Watching the scratch appear was the strangest, and also one of the most fascinating things I’ve ever seen. There was something invisible in the room with us that was able to affect Tom physically. It wasn’t the first time a member of the Wasatch Paranormal Investigation team had been scratched by some “thing,” and it wouldn’t be the last.

There was much more to come on my second official paranormal investigation, which took place on Saturday night, March 7 at the Baron Woolen Mill in Brigham City, Utah. We were there for about five hours, and left around 1:00 AM. We were all cold and exhausted at the end, but I wonder what it would be like to be there during the so-called “dead time” around 3:00 AM.

The room we were in when the scratching occurred was the “ash room,” sometimes referred to as “the rape room.” A woman was raped and murdered in the mill, and it is thought that she was killed in the “ash room,” which is a small square chamber behind the old boiler in the dank basement. Not a place you ever want to go into. The murder was said to have been covered-up by some in the town and we assume that the murderer was an important man, or at least a man with connections. Is the dead woman's spirit lingering there and still wanting justice? At least two other people died there as well, a boy and a man who fell to his death. Why the other spirits are there . . . well no one knows for sure.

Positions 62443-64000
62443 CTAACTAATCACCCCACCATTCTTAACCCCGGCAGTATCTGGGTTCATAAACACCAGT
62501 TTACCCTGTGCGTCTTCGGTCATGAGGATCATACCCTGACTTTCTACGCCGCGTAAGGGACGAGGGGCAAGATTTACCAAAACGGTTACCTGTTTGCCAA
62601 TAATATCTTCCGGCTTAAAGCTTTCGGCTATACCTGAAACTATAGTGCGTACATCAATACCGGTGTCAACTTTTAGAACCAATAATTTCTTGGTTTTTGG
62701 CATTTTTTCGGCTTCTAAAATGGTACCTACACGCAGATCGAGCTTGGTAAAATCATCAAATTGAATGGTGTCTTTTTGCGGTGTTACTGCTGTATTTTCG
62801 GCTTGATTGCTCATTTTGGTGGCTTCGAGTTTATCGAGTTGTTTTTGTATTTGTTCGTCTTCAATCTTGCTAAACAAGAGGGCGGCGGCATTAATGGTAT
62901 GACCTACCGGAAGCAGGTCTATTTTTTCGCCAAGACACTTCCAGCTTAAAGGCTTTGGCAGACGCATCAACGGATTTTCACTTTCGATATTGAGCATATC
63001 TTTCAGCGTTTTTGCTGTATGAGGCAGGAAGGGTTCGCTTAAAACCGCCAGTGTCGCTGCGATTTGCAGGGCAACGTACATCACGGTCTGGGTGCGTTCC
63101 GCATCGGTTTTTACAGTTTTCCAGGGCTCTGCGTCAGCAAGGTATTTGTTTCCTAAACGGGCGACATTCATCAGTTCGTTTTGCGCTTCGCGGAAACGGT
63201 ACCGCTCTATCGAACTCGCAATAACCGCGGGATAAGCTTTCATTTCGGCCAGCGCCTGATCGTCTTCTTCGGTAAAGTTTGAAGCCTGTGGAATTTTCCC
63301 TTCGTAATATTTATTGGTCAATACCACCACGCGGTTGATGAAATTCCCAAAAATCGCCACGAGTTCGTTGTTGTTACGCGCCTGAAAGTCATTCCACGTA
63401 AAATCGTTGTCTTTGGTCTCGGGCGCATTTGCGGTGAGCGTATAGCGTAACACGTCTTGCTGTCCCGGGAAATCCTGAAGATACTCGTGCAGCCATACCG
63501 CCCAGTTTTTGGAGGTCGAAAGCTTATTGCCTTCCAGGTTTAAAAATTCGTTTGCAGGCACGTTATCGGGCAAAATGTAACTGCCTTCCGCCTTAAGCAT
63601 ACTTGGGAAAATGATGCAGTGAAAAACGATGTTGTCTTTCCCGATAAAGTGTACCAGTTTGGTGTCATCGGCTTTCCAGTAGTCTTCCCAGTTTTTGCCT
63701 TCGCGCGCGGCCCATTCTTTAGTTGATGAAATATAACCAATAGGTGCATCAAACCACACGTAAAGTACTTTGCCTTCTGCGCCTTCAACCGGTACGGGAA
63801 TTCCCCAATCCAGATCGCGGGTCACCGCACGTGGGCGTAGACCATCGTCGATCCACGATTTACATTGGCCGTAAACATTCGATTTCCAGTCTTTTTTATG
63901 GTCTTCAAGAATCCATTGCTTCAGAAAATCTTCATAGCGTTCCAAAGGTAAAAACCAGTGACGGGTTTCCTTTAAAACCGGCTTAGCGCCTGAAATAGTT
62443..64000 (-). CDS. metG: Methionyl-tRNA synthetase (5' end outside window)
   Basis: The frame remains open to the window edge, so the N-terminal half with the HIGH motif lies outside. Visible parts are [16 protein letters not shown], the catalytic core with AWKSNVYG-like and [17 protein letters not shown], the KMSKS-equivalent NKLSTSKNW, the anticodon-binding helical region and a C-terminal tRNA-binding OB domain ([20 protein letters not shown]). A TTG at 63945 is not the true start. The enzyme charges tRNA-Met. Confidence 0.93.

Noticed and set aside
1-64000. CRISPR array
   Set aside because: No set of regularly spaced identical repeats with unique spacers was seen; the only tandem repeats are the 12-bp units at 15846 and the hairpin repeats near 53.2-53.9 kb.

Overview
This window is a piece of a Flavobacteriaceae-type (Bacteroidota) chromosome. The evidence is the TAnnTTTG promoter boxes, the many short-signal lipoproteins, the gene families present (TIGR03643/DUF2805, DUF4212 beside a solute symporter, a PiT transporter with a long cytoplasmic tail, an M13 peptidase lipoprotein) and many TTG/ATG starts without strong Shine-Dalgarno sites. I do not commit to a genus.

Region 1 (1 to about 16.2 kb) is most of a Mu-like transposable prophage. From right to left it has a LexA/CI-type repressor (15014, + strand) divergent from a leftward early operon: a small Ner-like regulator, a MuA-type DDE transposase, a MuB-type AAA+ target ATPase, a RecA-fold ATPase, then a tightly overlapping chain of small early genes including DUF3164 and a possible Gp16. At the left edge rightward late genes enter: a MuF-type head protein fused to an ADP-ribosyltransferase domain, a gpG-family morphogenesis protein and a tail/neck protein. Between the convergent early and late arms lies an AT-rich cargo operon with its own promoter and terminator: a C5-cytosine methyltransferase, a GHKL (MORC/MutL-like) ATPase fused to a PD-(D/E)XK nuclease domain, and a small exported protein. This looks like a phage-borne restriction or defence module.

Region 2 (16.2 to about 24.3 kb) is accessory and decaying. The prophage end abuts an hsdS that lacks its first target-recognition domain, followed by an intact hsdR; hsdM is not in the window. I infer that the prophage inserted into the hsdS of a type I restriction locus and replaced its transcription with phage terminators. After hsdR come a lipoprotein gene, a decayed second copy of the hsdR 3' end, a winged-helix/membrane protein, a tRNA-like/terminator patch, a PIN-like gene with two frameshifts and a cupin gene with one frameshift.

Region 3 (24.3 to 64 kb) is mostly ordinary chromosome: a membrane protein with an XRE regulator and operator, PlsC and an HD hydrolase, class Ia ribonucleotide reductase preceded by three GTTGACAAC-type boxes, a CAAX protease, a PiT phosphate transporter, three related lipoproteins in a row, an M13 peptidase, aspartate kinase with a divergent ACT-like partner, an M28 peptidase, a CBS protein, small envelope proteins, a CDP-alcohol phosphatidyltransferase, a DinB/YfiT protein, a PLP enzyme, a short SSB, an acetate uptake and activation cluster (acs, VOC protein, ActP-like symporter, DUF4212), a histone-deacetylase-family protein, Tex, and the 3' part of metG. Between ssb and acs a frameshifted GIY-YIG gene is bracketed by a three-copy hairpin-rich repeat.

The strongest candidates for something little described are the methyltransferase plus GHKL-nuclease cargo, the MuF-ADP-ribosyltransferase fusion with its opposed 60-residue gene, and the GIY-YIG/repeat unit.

The mill is the scariest place I’ve ever been, and since I have a crazy fascination with ghosts and put them in most of my novels and short stories, I’m probably going to return there someday for another dose of paranormal madness. It fuels my fires, no dout.